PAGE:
As noted above, itF protocol rules are based on principles of martial arts respect. This means that the scope of the protocol is broader than just specific actions described in the Protocol Code. If a specific situation is not mentioned in the Code, we should ask ourselves how the principle of respect relates to and act on the situation.

For example, a protocol principle is that higher-level ones must be recognized first and then in descending order according to their category. I'm sure this should be done naturally in the dojang. Anyway, what should I do when attending a social event with TaekwonDo people?

You should act on the principle. You should first look for and greet the highest- graduation.

A second example: Included in the Protocol Code of the ITF will give a definition of the appropriate costumes to train and compete. By doing the right way to dress you will show respect for the ITF, its instructors, your peers, and your opponents in the competitions. In addition, through proper clothing and proper grooming, you will be expanding the principle of respect for your life outside the

Taekwon-Do and will show respect for the genta you know.

I realized that how you eat or dress can be in isolation insignificant details, but all added up become important. Appearance is an important factor for a good first impression, if it's not good, you may not get a second chance.

Another benefit of dressing properly is that it will help us feel more comfortable on social occasions.

In a job interview, inappropriate clothing or lack of grooming might prevent you from being given the opportunity to showcase your skills and skills. Why wouldn't he dress appropriately for such an occasion? Have you ever wondered what to put yourself in a social event where you will attend older? Maybe he's been invited to an older man's house. How will he decide what to wear? To start the lowest graduation will follow the line of the elders, so decide according to the major. If you need help, simply ask what would be appropriate for the occasion. As a general rule, it is always better to be dressed in others than to be more casual than everyone else.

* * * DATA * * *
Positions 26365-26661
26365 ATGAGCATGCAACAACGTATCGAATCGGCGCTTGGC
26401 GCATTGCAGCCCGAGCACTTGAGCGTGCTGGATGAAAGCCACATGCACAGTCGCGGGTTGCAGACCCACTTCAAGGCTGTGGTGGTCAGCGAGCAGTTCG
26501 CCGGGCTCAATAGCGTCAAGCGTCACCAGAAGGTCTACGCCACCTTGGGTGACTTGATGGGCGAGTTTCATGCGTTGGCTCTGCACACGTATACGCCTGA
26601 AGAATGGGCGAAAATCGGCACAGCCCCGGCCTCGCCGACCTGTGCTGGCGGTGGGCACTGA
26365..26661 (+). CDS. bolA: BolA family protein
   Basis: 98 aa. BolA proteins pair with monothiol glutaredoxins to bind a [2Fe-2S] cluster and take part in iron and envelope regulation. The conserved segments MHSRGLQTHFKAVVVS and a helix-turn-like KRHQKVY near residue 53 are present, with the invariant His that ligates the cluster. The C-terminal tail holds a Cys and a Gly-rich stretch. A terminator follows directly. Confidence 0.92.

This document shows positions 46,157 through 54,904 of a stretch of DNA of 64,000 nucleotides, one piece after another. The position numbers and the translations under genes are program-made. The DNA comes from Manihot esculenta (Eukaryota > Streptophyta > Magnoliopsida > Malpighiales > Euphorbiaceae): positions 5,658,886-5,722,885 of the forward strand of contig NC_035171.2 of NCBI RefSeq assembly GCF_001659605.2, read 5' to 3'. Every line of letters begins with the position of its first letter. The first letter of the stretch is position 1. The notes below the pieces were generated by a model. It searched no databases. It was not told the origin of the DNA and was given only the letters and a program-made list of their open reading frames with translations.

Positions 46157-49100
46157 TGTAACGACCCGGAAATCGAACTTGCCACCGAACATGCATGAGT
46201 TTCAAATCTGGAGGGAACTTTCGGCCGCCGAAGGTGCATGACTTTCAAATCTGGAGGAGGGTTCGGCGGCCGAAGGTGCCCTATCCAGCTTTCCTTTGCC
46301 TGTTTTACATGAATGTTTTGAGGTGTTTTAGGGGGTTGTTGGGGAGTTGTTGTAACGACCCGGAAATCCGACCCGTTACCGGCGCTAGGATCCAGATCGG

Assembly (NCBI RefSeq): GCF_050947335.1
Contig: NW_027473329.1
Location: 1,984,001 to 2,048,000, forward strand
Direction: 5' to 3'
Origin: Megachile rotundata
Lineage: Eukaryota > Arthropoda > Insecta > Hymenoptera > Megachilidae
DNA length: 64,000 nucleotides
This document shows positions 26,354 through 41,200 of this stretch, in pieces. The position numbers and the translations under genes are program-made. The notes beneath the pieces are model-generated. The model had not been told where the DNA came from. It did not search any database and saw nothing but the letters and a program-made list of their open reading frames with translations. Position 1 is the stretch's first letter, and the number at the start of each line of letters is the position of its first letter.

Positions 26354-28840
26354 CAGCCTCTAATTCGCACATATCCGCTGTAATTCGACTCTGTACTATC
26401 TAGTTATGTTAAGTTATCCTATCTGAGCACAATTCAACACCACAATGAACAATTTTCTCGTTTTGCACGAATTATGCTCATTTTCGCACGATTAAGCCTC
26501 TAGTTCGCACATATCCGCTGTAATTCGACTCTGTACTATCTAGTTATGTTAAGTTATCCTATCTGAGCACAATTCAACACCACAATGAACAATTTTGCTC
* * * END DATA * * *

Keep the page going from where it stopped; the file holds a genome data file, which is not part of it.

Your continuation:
The scope of our protocol also extends to the importance of good manners when eating with others. Although these instructions on good table manners will not be included in the Protocol Code, we should always know what is considered acceptable conduct depending on the circumstances and act on them. This is another way to show respect to others.

Complying with protocol rules will help us progress in Taekwon-Do, and also to have positive benefits in other aspects of our lives.

An Ethics Code or a Protocol Code?

Why does the ITF need an Ethical Code and a Protocol Code?

While ethics and protocol are intimately linked, it is important to understand the differences:

You won't steal money from your instructor, because that would be morally incorrect and a violation of the Code of Ethics. (It would also be illegal). However, since the Protocol Code is unlikely to include a rule that specifically prohibits stealing, it is certainly not violating written protocol rules. However, it would be violating the principle of respect for others which is the basis of the